Eating for the season AND the environment.


I’m sure you have all heard of fruits and vegetables being “in season”. This mainly relates to the foods that can be grown/farmed in your local areas. One good example is CORN. Corn of course is available for harvest and sale in the warmer (summer/early fall) months of the year. When you buy from a local farmer you are supporting your local vendors which cuts down on so many harmful side effects to our economy, health and environment.

The top reasons for shopping locally are:

Taste local or regional and hence fresher, food.
Enjoy mouth-watering, tasty delicious foods that are available in-season only.
Buy a variety of specialty foods that will impress your dinner guests.
Discover a wide variety of “new” specialty products that offer new tastes and flavours.
Enjoy foods produced with fewer chemicals thus protecting the your health and the environment.
Support farmers who are committed to the humane treatment of animals.
Seek out foods produced in a unique way.
Meet the farmer who grows your food and ask them for details on how the product was produced.
Pick up some cooking tips and recipes from Chefs and Producers.
Purchase foods at the market and support the future of family farms and food security in British Columbia.
Reduce your carbon-imprint by walking or cycling to your community farmers’ market.
Connect with your neighbours and community.

WHAT SEASON ARE WE IN? – SEE BELOW:

What’s In Season
“To Everything There Is A Season”
What’s in season in November?
Apples, Brussels Sprouts, Cabbage, Carrots, Cauliflower, Garlic, Leeks, Onions (cooking), Pears, Rosemary, Sage, Thyme, Turnips, Winter Squash.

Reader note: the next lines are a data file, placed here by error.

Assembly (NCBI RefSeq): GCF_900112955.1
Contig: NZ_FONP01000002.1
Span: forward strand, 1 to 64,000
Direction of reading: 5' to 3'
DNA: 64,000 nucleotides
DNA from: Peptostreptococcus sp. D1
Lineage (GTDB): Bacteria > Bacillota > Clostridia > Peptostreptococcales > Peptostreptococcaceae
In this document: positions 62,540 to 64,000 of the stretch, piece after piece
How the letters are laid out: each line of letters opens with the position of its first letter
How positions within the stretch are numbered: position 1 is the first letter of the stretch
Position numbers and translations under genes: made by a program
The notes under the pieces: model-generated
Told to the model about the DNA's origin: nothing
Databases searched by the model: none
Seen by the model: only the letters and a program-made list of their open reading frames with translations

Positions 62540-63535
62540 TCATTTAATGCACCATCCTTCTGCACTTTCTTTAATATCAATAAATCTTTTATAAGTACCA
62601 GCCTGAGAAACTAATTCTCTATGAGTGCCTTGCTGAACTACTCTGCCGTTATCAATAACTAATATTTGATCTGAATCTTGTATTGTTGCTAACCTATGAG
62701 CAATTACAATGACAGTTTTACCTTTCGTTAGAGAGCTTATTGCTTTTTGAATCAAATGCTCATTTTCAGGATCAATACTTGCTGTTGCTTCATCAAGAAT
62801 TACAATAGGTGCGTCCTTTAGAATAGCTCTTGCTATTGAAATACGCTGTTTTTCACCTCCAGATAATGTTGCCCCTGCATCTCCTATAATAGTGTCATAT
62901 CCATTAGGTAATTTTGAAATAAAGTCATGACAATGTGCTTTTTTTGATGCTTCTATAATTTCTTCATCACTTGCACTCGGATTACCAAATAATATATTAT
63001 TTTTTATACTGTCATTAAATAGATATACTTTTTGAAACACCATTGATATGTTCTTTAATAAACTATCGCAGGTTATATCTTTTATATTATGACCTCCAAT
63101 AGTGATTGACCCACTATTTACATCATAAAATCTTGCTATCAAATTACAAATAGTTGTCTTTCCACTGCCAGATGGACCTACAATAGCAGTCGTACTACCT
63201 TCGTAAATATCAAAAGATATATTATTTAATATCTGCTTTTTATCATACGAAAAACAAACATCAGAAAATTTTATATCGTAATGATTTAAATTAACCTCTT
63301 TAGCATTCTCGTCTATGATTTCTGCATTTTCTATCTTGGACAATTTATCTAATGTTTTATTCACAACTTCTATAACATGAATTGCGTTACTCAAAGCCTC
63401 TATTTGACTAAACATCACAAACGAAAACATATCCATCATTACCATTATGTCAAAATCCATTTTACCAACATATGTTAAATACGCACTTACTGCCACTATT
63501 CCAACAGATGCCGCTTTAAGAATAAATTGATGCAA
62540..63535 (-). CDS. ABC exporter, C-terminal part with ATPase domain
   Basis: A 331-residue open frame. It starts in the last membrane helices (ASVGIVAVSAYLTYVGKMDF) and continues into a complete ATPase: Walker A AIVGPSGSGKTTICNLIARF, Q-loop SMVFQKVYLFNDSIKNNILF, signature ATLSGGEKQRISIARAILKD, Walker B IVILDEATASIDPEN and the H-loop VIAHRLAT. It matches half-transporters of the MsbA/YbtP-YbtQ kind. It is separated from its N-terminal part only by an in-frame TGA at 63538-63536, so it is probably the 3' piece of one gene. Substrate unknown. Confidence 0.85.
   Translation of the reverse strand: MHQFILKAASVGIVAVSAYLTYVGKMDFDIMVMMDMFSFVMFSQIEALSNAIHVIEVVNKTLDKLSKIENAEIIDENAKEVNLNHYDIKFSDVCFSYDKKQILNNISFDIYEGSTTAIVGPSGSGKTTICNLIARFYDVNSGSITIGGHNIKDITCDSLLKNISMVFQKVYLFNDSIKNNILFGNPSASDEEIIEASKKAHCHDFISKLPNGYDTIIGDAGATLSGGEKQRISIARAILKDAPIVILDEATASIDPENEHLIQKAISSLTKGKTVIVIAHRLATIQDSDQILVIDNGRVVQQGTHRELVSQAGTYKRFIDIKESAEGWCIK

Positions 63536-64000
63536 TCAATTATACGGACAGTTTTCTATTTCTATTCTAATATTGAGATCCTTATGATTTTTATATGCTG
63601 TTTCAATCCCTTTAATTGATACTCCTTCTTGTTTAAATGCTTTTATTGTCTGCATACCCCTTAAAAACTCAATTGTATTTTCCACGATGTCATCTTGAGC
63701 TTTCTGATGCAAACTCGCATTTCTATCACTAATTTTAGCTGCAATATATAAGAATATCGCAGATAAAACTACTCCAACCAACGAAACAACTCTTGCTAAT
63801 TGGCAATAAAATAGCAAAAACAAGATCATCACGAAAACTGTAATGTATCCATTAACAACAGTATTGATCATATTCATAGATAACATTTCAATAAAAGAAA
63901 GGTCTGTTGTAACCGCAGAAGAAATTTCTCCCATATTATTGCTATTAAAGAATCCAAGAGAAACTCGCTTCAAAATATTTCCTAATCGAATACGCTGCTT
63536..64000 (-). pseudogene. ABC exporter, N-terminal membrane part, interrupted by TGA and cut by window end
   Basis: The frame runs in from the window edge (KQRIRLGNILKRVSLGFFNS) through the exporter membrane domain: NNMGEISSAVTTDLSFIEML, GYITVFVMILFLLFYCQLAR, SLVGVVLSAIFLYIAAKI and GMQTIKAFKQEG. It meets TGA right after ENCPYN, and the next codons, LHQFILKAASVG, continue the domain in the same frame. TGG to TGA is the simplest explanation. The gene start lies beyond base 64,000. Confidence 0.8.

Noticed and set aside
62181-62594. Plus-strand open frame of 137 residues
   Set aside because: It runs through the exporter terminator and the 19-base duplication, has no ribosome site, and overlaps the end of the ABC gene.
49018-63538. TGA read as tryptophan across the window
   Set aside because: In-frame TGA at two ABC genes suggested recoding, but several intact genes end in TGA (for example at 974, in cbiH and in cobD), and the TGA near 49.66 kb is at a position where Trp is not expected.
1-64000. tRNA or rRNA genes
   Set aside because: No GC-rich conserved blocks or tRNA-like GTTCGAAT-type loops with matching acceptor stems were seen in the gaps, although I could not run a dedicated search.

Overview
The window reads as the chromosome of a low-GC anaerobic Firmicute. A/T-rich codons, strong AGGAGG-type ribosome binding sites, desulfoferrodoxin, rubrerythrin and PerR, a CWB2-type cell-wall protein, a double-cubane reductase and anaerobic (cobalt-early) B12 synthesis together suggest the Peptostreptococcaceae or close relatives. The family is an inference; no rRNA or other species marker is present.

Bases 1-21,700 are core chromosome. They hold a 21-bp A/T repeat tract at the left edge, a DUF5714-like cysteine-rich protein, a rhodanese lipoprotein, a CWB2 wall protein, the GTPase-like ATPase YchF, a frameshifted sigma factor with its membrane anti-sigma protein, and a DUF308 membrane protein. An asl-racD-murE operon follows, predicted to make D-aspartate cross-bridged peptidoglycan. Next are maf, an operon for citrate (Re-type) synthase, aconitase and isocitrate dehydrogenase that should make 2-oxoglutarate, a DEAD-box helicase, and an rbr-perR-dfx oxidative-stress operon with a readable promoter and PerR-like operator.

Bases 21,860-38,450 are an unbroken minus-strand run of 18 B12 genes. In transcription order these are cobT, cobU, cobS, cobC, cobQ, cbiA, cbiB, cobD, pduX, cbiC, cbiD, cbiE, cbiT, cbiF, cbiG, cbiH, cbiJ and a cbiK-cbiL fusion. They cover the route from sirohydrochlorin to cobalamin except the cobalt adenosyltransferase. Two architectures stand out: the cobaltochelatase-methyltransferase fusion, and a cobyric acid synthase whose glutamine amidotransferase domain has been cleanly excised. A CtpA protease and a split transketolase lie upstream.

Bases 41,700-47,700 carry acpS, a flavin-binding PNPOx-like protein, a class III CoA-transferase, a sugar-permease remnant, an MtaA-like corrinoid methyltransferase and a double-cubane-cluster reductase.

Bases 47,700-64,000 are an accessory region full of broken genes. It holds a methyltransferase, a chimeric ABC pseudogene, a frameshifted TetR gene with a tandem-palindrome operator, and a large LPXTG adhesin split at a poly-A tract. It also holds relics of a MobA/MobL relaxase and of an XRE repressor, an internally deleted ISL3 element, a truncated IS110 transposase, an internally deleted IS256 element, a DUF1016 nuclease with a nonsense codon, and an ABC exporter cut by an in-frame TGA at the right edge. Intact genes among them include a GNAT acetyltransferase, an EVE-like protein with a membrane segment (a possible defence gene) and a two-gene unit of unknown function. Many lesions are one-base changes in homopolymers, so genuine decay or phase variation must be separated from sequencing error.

What’s in season in December?
Apples, Brussels Sprouts, Cabbage, Garlic, Pears, Rosemary, Sage, Turnips, Winter Squash.

What’s in season in January?
Apples, Cabbage, Pears, Rosemary, Sage, Turnips, Winter Squash.

What’s in season in February?
Apples, Cabbage, Pears, Rosemary, Sage, Turnips.

What’s in season in March?
Apples, Pears, Rosemary, Sage.

What’s in season in April?
Apples, Chives, Pears, Rhubarb, Rosemary, Sage, Spinach.

What’s in season in May?
Apples, Chives, Radish, Rhubarb, Rosemary, Sage, Spinach, Turnips.

What’s in season in June?
Apples, Cauliflower, Cherries, Chinese Vegetables, Chives, Cilantro, Lettuce, Peas, Potatoes, Radish, Rhubarb, Rosemary, Sage, Salad Greens, Spinach, Strawberries, Thyme, Turnips.

What’s in season in July?
Apricots, Basil, Beans, Beets, Blueberries, Broccoli, Cabbage, Carrots, Cauliflower, Celery, Cherries, Chinese Vegetables, Chives, Cilantro, Cucumbers, Kale, Lettuce, Peas, Peppers, Potatoes, Radish, Raspberries, Rhubarb, Rosemary, Sage, Salad Greens, Spinach, Strawberries, Summer Squash, Swiss Chard, Tomatoes, Thyme, Turnips.

What’s in season in August?
Apples, Apricots, Basil, Beans, Beets, Blackberries, Blueberries, Broccoli, Cabbage, Carrots, Cauliflower, Celery, Chinese Vegetables, Chives, Cilantro, Corn, Cucumbers, Currants, Garlic, Kale, Lettuce, Melons, Onions (sweet), Peaches, Pears, Peppers, Plums, Potatoes, Radish, Raspberries, Rosemary, Sage, Salad Greens, Shallots, Spinach, Strawberries, Summer Squash, Swiss Chard, Tomatoes, Thyme, Turnips.

What’s in season in September?
Apples, Basil, Beans, Beets, Blackberries, Blueberries, Broccoli, Cabbage, Carrots, Cauliflower, Celery, Chinese Vegetables, Chives, Cilantro, Corn, Cucumbers, Currants, Garlic, Kale, Lettuce, Leeks, Melons, Onions (sweet), Onions (cooking), Pears, Peppers, Plums, Potatoes, Pumpkins, Radish, Raspberries, Rosemary, Sage, Salad Greens, Shallots, Spinach, Strawberries, Swiss Chard, Tomatoes, Thyme, Turnips, Winter Squash.